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How We Support Azure DevSecOps

Continuous manual security tests for going beyond MCSB

By Jason Chavarría | November 3, 2022 | Category: Philosophy

Azure is Microsoft's public cloud computing platform. A major player, it surpassed Amazon Web Services (AWS) and Google Cloud in adoption growth during 2021. As such, Azure offers tools and functionalities, as well as infrastructure, storage and processing power. This allows businesses of all sizes to develop scalable apps and save on costs. Since these apps need to be secure, Azure has services that help users follow DevSecOps best practices.

Despite the fact that some activities in DevSecOps consist of automating security testing and updates, tech alone does not cut it. Azure itself advises in the Microsoft cloud security benchmark (MCSB) that manual techniques such as red teaming and pentesting should complement vulnerability scanning to discover risks. Greater attention should be directed to this, since our ethical hackers often find insecure configuration of cloud services. In this blog post, we talk about how Fluid Attacks supports your Azure DevSecOps implementation with manual techniques in combination with automated security testing.

The cloud security shared responsibility model (SRM)

Before we move on to the main subject of this post, let's first address a relevant topic: the cloud security shared responsibility model (SRM). We won't distract you for long. All you need to remember is that Azure, as a cloud service provider, will be responsible for actions such as maintaining the availability of its services, the security of physical infrastructure supporting them and building security features into its solutions.

But we users need to be aware of our responsibilities too. We have to secure our DevOps environment and deploy secure apps in the cloud. So, we will be held accountable for failing to protect the software supply chain, conduct continuous security testing, configure services properly, and so on. For the purpose of fulfilling this responsibility, we users need to turn to cloud DevSecOps.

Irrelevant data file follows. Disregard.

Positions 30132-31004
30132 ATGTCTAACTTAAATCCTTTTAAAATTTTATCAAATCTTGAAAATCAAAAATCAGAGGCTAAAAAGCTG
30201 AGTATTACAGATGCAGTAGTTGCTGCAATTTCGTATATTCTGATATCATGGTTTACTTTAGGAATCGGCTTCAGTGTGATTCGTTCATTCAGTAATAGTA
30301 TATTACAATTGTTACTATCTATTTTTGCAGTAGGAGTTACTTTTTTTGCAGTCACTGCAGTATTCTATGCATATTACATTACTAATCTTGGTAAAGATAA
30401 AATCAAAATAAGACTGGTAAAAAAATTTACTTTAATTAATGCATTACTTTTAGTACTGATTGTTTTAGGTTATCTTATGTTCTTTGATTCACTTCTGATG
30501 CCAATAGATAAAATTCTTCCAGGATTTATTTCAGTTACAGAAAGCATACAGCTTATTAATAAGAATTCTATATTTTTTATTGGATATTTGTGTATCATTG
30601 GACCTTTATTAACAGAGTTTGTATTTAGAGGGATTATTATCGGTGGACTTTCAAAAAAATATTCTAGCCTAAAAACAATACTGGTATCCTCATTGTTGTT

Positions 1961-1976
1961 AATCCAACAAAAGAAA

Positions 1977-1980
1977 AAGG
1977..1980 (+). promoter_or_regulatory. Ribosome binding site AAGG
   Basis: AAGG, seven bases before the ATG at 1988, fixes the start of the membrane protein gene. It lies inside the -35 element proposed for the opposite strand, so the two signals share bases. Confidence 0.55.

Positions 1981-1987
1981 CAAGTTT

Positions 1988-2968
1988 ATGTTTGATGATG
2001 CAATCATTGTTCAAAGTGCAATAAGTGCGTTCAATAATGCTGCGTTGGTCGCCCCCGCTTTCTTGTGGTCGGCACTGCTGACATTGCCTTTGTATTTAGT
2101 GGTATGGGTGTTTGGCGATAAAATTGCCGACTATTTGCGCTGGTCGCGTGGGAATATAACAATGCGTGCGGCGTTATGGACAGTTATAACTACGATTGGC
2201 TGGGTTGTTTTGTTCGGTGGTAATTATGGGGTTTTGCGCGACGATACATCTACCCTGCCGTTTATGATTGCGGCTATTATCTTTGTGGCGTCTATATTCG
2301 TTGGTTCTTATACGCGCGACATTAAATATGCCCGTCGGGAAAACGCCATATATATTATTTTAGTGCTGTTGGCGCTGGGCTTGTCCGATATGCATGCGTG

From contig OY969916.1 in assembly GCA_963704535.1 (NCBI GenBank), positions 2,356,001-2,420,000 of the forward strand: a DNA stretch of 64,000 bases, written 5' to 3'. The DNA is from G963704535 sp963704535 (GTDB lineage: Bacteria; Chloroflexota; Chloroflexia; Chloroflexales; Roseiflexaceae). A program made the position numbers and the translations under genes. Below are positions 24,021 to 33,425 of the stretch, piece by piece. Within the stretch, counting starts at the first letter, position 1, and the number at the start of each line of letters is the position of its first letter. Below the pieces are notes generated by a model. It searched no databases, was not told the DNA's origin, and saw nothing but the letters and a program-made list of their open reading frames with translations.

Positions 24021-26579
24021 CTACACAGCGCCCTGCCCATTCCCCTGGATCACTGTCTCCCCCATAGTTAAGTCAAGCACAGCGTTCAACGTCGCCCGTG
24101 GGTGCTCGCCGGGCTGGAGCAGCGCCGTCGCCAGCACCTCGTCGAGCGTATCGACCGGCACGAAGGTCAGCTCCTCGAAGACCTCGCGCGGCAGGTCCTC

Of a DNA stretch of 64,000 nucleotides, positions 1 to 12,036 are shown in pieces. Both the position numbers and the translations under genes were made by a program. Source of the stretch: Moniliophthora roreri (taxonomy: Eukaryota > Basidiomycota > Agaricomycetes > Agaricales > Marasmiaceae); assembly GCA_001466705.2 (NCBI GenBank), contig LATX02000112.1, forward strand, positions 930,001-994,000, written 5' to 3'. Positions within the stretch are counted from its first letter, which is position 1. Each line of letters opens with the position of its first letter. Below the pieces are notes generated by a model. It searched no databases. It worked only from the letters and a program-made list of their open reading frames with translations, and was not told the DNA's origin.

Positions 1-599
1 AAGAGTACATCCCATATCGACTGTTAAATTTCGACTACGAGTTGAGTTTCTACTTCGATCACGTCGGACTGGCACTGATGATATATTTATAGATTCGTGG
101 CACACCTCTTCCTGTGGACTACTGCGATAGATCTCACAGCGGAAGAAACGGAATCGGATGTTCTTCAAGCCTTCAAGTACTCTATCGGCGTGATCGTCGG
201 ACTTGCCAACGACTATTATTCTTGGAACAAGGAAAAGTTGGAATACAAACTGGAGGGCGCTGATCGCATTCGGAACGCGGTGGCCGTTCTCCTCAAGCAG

DevSecOps on Azure with Fluid Attacks

The DevSecOps culture seeks to bring the development, security and operations teams together since the beginning of software development in order to build more secure apps. (We explain elsewhere how to implement DevSecOps.) In the cloud, this culture requires teams to pay attention as early as possible to the proper configuration of cloud services and conduct continuous security testing of infrastructure as code (IaC) files and container images, among other things. This shift-left security approach makes solving issues easier and cheaper.

In support of its users achieving DevSecOps, Azure has provided recommendations for automating security with its products. Moreover, it is at the center of the MCSB published in October 2022, which is a rebrand of the Azure Security Benchmark (ASB). This resource provides prescriptive controls that help users improve their multi-cloud environment and the security of workloads, data and services on Azure.